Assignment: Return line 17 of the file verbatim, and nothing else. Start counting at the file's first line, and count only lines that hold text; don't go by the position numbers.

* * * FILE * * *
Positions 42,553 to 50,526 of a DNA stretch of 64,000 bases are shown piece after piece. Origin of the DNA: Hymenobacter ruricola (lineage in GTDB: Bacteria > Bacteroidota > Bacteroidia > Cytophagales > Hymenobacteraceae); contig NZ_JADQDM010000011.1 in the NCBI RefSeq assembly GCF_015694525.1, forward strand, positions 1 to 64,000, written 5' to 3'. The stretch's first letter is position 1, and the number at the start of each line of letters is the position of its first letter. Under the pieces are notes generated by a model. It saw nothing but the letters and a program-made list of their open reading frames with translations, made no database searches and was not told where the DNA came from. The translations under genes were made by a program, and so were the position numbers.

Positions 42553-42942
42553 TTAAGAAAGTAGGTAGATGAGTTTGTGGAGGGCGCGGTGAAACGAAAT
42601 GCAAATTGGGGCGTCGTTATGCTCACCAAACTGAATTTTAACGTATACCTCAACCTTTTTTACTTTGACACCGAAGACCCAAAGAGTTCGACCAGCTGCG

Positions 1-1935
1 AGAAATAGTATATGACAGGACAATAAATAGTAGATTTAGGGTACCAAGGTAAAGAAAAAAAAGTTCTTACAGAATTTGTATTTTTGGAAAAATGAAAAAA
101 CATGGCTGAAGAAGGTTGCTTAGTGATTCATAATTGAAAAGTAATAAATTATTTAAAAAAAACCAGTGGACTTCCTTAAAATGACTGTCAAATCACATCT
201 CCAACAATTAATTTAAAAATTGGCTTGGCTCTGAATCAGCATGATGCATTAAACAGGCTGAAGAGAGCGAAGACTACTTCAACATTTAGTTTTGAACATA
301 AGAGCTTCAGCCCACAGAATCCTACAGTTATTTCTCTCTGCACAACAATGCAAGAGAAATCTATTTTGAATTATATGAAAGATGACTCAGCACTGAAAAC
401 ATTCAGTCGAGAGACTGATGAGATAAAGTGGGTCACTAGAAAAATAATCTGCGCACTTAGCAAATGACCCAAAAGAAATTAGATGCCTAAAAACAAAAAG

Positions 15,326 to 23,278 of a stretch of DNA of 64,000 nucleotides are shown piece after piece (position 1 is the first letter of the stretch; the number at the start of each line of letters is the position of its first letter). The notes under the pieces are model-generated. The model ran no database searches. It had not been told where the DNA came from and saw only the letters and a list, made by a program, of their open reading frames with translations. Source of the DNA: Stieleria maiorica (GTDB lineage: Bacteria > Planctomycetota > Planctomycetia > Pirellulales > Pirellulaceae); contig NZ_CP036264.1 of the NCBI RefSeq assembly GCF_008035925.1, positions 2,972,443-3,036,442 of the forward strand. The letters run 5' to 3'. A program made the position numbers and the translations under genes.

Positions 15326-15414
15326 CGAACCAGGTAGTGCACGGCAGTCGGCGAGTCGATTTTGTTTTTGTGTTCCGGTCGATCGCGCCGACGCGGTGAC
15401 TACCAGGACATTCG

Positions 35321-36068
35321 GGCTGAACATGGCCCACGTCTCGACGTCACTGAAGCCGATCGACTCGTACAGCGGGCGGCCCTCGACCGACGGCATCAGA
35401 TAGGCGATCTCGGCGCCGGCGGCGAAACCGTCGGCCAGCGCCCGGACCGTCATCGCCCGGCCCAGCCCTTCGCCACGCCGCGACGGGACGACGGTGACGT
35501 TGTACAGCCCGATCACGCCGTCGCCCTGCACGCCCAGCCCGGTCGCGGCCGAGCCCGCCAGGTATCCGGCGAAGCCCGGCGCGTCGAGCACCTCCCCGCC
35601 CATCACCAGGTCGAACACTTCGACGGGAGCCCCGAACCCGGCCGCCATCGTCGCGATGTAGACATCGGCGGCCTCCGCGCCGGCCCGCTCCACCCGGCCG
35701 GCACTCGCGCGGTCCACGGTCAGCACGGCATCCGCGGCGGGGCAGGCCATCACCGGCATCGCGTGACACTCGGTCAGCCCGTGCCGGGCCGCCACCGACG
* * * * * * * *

35401 TAGGCGATCTCGGCGCCGGCGGCGAAACCGTCGGCCAGCGCCCGGACCGTCATCGCCCGGCCCAGCCCTTCGCCACGCCGCGACGGGACGACGGTGACGT